What makes the finish on a shoe you buy in the store hardened to the point of the color not rubbing off? Is it a sealant or glaze on the top? Tampan, have you tried to put a few clear polish or wax coats on top of the cream to see if this seals the color in better and makes it more impervious to weather? I might buy these shoes, take the polish off with some rubbing alcohol and work in a few layers of a black cream then perhaps a few layers on top of that to see what happens. I almost wish there was a polish sealant, I know Allen Edmonds makes a water repellant polish for some shoes, perhaps that may work. I guess trial and error is the key.
post #12 of 17
Wax polish is the sealant. It is water repellant. The finish that is on shoes when they are new is generally either aniline dye (heavy duty chemicals) or some plastic type coating (corrected grain, bookbinder, plasticky KC leather, etc.) (I'm sure someone will correct/expand this part, but it is AFAIK mostly right. There are also other finishes of leather.)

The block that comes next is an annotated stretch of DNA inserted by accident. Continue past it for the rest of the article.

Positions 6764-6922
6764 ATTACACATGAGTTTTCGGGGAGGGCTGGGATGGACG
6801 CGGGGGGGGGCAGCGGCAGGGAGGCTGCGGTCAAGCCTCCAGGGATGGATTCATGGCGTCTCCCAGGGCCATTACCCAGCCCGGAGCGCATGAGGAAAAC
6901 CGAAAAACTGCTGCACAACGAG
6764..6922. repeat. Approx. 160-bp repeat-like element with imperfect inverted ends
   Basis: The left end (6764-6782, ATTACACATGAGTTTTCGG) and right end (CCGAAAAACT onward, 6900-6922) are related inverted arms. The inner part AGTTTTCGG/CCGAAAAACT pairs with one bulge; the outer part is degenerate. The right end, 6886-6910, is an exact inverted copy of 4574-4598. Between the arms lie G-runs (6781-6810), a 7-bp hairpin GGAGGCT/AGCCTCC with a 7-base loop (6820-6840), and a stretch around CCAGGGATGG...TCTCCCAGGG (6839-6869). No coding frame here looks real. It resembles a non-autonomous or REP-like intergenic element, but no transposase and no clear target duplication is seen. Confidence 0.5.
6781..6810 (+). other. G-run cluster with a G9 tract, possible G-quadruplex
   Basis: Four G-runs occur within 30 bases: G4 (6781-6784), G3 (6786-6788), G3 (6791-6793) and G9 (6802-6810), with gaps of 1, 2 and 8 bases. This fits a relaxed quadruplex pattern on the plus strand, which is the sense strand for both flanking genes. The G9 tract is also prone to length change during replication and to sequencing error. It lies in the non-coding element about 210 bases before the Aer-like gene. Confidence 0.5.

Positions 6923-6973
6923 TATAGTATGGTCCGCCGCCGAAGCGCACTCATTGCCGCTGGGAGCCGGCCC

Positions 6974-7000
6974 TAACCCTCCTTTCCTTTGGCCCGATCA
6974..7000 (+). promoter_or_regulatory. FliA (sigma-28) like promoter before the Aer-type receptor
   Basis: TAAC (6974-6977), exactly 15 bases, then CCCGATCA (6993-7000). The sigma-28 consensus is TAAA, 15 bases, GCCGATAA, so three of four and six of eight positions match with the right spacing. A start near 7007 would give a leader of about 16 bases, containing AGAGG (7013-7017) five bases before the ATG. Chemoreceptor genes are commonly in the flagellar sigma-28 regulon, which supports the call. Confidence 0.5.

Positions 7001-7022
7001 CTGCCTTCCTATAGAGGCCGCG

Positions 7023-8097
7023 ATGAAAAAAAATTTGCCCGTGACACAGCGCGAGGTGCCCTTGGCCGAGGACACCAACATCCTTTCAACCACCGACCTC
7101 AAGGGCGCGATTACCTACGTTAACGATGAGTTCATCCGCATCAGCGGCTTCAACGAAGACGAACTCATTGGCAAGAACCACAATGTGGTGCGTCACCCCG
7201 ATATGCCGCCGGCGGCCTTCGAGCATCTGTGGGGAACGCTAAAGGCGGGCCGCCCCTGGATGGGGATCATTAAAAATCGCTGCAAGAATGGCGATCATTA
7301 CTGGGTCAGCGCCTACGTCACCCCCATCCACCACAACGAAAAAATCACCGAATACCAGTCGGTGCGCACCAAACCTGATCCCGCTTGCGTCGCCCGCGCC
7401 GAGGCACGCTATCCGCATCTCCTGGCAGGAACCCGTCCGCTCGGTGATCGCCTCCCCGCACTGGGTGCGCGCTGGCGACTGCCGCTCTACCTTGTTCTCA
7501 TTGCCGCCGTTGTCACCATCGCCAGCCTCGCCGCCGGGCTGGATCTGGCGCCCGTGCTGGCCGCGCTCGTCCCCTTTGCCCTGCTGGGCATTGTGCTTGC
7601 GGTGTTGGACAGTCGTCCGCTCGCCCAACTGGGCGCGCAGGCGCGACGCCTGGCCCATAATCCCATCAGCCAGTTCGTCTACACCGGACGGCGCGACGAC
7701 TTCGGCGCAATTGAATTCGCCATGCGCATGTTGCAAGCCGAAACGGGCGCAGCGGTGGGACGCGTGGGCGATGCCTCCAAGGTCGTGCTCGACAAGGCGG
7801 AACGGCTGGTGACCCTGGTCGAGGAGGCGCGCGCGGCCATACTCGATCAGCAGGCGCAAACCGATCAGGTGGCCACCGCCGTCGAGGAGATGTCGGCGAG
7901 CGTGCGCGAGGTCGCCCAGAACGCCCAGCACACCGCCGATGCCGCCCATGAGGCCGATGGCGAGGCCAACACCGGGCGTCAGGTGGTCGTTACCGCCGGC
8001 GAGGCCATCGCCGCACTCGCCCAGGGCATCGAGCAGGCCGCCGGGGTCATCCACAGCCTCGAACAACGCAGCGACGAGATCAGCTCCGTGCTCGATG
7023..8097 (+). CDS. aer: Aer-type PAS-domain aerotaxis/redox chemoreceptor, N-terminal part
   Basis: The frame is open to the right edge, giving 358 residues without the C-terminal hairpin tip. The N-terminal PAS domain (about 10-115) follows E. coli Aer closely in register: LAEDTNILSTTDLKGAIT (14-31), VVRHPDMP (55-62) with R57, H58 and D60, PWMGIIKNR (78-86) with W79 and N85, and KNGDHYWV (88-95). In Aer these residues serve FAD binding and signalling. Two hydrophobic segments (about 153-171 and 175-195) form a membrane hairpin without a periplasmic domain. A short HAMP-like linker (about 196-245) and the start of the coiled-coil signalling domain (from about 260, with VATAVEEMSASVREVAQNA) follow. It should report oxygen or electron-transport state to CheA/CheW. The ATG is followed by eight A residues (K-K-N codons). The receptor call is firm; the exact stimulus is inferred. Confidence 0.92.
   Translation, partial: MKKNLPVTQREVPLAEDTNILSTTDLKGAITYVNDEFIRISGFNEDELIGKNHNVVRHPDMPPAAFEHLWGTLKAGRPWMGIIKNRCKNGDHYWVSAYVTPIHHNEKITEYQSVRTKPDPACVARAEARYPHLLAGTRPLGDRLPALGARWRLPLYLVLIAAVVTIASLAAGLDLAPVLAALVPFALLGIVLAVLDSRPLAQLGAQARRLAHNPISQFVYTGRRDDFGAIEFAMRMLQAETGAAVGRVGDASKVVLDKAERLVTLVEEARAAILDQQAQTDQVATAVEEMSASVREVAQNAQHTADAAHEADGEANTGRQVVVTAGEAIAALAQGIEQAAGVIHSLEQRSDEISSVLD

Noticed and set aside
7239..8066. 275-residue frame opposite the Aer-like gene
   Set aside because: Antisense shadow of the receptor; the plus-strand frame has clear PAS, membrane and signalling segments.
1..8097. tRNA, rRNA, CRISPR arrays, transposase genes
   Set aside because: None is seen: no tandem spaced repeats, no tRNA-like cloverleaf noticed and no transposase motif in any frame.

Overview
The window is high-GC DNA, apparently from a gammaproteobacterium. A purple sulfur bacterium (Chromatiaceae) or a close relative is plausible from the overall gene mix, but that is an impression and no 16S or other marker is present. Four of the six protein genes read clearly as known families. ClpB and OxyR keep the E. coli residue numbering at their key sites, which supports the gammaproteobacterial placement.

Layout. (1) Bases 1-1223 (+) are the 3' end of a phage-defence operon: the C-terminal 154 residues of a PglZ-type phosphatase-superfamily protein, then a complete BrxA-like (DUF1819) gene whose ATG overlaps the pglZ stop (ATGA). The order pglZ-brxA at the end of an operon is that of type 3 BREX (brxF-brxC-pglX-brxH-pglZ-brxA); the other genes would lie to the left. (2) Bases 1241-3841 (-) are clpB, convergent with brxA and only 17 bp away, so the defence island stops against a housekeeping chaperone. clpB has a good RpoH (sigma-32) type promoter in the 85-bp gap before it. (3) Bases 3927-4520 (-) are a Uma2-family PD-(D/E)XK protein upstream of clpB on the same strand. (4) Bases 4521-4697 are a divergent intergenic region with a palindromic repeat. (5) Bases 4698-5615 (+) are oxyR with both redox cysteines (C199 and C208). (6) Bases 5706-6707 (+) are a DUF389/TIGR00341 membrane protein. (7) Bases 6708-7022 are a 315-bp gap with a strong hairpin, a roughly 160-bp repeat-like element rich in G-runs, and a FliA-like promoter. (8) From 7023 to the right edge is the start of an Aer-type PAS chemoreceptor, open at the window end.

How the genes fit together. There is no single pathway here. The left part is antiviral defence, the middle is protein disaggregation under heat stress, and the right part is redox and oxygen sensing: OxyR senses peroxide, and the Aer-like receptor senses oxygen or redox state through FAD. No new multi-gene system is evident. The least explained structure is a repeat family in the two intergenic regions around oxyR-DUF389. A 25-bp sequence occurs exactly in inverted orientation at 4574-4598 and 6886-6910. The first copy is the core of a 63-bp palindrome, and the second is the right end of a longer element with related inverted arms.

What kind of shoes are you starting with? If you need to change the color, you need to change your method depending on what kind of leather you're working with.

A layer of shoe cream is not a good permanent way of changing color. It is rare that shoe cream will absorb and leave enough color that it can be polished over, and putting enough on there that it dries to a layer generally looks like crap. Letting a lot of shoe cream soak in may impart some color, but it's not going to turn brown completely to black. The same applies to polish.

If you're starting with a good leather in the first place, you can strip it of polish and get shoe dye, and this will be the most permanent and best looking solution. If it's less good leather, you'll need another method.